A Launch at Long Last

Anyone who routinely submits work for consideration can tell you how long it often takes to receive a response, let alone see your words in print. Right now, for instance, it’s too late to plan for summer; publications will shortly be looking for Christmas-themed material.

In October last year, I heard that my poem The Executive Lounge had been accepted for the local publication Dundee Writes. However, the launch only took place on Thursday of last week. Nonetheless, it was worth the wait because my piece is alongside some excellent work from students and alumni. There is also a focus on one of the creative writing tutors who died around a year ago.

The style of the pamphlet tends towards the less mainstream and more experimental and wistful. My poem describes an object without naming it. Instead, the reader is presented with a list of statistics about the item, with the most telling stats placed near the end.

It’s a favourite of my own work, and it seemed to go down well with the audience, but it is primarily a page poem. On this occasion, audience members could follow the text in the book; but when I read a loud it a couple of years ago, it received no reaction at the end, not even applause.

Here’s the piece:

 

Julyish.

We’re midway through July now. In some respects, this is a troubling month for me.

Firstly, there’s the weather. I can’t speak for anywhere else, but I’m from Scotland and it can fluctuate wildly. Thursday brought the sort of weather for lying in a hammock and listening to the Isley Brothers. I took the opportunity to walk to the seaside and enjoy a round of crazy golf and a trip on the road train. By Saturday, the rain was tipping down in the least Julyish fashion you can imagine.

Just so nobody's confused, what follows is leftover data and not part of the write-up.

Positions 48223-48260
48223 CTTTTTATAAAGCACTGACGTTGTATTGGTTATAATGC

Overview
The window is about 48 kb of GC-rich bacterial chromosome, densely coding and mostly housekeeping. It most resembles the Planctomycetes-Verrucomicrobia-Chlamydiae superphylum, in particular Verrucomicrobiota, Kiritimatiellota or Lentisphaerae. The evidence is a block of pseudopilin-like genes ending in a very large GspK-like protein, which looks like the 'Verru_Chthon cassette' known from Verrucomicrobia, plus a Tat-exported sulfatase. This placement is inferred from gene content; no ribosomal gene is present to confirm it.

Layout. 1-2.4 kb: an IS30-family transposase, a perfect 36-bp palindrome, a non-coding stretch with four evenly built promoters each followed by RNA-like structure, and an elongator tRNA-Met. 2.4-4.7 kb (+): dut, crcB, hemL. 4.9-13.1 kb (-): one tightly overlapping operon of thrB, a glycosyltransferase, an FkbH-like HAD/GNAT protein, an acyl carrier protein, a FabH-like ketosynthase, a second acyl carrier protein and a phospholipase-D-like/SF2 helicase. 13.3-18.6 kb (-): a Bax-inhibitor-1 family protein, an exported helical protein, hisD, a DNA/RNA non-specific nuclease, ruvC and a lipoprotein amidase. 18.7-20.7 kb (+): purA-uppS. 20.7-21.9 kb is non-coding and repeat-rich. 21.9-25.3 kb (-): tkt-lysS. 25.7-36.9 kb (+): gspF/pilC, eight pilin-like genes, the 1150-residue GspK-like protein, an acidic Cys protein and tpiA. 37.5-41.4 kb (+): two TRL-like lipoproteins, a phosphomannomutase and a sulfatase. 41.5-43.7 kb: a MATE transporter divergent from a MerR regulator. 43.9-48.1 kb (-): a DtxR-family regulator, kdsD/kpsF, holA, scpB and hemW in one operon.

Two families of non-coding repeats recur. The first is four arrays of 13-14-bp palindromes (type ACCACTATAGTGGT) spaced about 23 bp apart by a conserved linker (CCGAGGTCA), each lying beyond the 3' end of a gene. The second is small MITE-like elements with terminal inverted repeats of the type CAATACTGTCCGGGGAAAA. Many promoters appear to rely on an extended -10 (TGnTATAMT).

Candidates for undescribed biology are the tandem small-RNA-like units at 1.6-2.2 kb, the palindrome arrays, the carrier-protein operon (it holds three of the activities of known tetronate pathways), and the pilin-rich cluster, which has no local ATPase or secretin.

Secondly, the daylight. Regardless of the weather, near-perpetual daylight does things to the brain. I find myself waking sometimes an hour or two before my alarm, which does nothing for my concentration.

Thirdly, it’s holiday season for many people. You’re out of your normal routine and writing might not feature as highly as it does during your normal day.

But there are ways to keep your writing flowing even through the least Julyish July. A gloriously warm day or a change of scenery might provide you with fresh ideas. I make it a habit to carry a pencil and notebook with me, and I recommend taking a sharpener as well. And if it’s practical, perhaps a 5am writing session would work for you, or at least give you an opportunity to catch up on your reading, and that can be as important as writing.

Just remember that if you’re writing about summer and you plan to interest a publisher in your work, it might be up to a year before you see it in print as lead times are months long. Right now, editors are planning for Halloween and even Christmas, and probably won’t take you on until the New Year. So if you have any festively-themed stories, this would be a prime time to dig them out, even if it seems a very long time away.